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Y or kt ow n C e n t r al S ch ool D ist r ict

2725 Crompond Road


www.yorktown.org

Yorktown Heights, New York 10598-3129


Telephone: (914) 243-8000 Fax: (914) 245-5566

B O A R D
PRESIDENT JACKIE CARBONE VICE PRESIDENT KAREN CORRADO SUPERINTENDENT OF SCHOOLS RALPH NAPOLITANO, Ed.D

O F

E D U C A T I O N
TRUSTEES PETER BISACCIA ANTHONY DALESSANDRO THOMAS DONATELLI MICHAEL J. MAGNANI

DISTRICT CLERK REBECCA NARVAEZ DISTRICT TREASURER KEVIN LIEBERTZ DEPUTY TREASURER JOANNE ODOARDI

A Statement Concerning the Farmhouse Date: July 21, 2011 For Immediate Release From Jackie Carbone, President After careful consideration, the Yorktown Board of Education has awarded a bid to abate and demolish the farmhouse that sits at the entrance to the Yorktown High School campus. This work is part of the $37 million capital bond project approved by the voters in 2006. Prior to the bond being presented for a public vote, extensive analysis and work was done for a number of years, including SEQRA (State Environmental Quality Review Act) compliance which included notification to and approval from SHPO (State Department of Historic Preservation) and public meetings where the information was presented along with alternatives. The Facilities Committee ultimately recommended the demolition of the building. This committee was comprised of district staff, board members, the construction manager, architect and several community members. All of this work preceded the approval by the Board of the proposition to place before the voters. It has been asked if alternatives have been looked at since the voters approved the bond. The answer is yes. Over the past five years we have entertained numerous groups including: Hudson Valley Lacrosse, who found it too cost prohibitive to consider for a museum and a local realtor/appraiser who wanted to see if it could be moved to another location in his expert opinion not enough was salvageable to make it worthwhile to move (much of the structure was reconstructed early in the 1900s). Our engineers have said it isnt structurally stable enough to move. The Yorktown Chamber of Commerce looked into possible use of the building, they also found it too cost prohibitive. The Town Clerk visited as well and she brought along an historical architect who after examining the building also determined that there was little left to save and not much of historical significance. As for our using it for students, it is against state law to put students in a wood-framed building. We as a district have no need for the space. People have spoken about getting volunteers to fix up the building and donations of some materials and supplies. But under NYS law all work done on our campus (that we expend even one penny on) must follow the general municipal law, labor law and the Commissioners Regulations. This includes paying prevailing wages and following the Wicks law. It is compliance with these requirements that make this project prohibitive.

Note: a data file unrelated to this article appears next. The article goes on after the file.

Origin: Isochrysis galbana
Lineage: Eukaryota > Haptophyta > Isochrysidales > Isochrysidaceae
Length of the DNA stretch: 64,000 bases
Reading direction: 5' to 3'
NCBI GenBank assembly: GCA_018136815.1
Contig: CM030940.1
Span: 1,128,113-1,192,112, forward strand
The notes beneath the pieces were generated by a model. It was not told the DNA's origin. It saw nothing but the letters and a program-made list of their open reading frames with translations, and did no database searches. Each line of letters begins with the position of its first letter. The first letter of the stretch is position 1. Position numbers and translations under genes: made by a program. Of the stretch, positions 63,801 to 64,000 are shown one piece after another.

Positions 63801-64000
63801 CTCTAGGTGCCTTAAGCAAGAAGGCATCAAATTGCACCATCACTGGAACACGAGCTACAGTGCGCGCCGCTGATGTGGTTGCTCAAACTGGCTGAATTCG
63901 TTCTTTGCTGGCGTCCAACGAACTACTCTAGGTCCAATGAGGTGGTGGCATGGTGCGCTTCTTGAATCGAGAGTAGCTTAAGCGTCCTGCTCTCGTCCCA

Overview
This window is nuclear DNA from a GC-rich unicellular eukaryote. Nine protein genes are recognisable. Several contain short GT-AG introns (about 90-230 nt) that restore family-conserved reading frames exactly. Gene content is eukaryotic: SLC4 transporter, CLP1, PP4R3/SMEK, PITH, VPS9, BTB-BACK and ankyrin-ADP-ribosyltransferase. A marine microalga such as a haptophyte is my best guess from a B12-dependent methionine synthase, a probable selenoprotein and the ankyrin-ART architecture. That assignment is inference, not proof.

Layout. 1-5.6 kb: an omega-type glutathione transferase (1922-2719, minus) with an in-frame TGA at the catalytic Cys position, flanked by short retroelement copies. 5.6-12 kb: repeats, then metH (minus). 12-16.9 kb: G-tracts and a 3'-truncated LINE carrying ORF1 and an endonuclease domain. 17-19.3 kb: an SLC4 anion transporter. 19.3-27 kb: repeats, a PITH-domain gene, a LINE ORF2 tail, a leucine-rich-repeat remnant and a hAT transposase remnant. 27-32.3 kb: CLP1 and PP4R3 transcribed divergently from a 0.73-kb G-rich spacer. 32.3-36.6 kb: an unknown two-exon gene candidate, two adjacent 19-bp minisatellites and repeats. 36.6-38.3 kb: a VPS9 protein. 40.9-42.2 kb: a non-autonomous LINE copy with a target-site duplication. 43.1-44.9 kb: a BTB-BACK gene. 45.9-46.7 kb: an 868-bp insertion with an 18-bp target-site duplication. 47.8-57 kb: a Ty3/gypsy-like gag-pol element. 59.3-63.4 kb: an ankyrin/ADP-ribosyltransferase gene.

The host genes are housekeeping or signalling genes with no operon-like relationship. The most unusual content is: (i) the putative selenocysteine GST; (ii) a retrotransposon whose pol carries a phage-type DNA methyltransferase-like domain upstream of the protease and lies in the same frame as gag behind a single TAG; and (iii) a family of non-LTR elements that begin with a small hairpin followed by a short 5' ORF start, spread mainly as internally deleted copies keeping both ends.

The farmhouse has been rebuilt over the years. Much of what is inside is not original to the building. The roof and the rafters have been changed at some point during the 20th century as they are not hand hewn beams, rather milled lumber. The fireplaces are just false fronts leading to neither a firebox nor chimney. A utilitarian bathroom (circa 1960s) was installed; walls were paneled with imitation wood paneling. Floors have been rotting away for many years; some have been covered in asbestos tile. The outside of the building is sheathed in aluminum siding. Rooms have been divided, closets built, sheetrock covers much of the walls. A boiler was added to provide heating. When much of this renovation work was done, there were few regulations or knowledge about hazardous waste. Asbestos was used as insulation and in floor tile as well as in joint compound, lead was used in paint. This has left this building with serious environmental hazards that by law must be abated, whether the building is torn down or renovated. The abatement cost alone is greater than originally estimated, it exceeds $150,000. We have been accused of not meeting with groups interested in preserving the building. That is untrue; many people have been allowed to go through the building. In June the town asked us to meet one more time with this group, a representative came to our Board of Education meeting, he was allowed the opportunity to speak and we responded. He thanked us for our time and said he understood and acknowledged that we had done our due diligence. Why not sell it for one dollar, along with parking and some land. There are many reasons, ownership can be ceded only by a public referendum even for a dollar, and we cannot give it away. To allow outside use on our campus during the school day creates concern for the security and safety of our 3,000 students on the campus. Plainly the building cannot be used during school hours. There is insufficient infrastructure of the main road for a new turnoff into the building. During the week of July 11, the media alerted administration that there was going to be a protest at the building Thursday at 2:30pm. We contacted the police for safety and security reasons. The 6 or 7 people that showed up were under the impression that they could access to our building and meet with the district. There was never a meeting scheduled nor were they ever granted permission to go through the building. Last, Is this what the Strang and Purdys families would have wanted? I do not know the Strang or Purdys families, but I would assume that they would want their legacy to be for the good they did and to be remembered in the minds and hearts of the citizens, not in the materialistic possessions they may have once owned. They sold their land and buildings in the first half of the 20th century. I would assume as most homeowners do when they sell their house they relinquish the right to determine what happens to it after. Would Mildred Strang want us to ask the community to give us endless amounts of money to fix up a building that cannot be used for educational space, rather than use those funds to retain staff and program that effect our students. The Board of Education truly appreciates the cooperation and concern of the community as we have looked at alternatives over the past five plus years, and firmly believe that this decision is in the best interests of the community, given our responsibility to consider the safety and finances of the district for the long-term.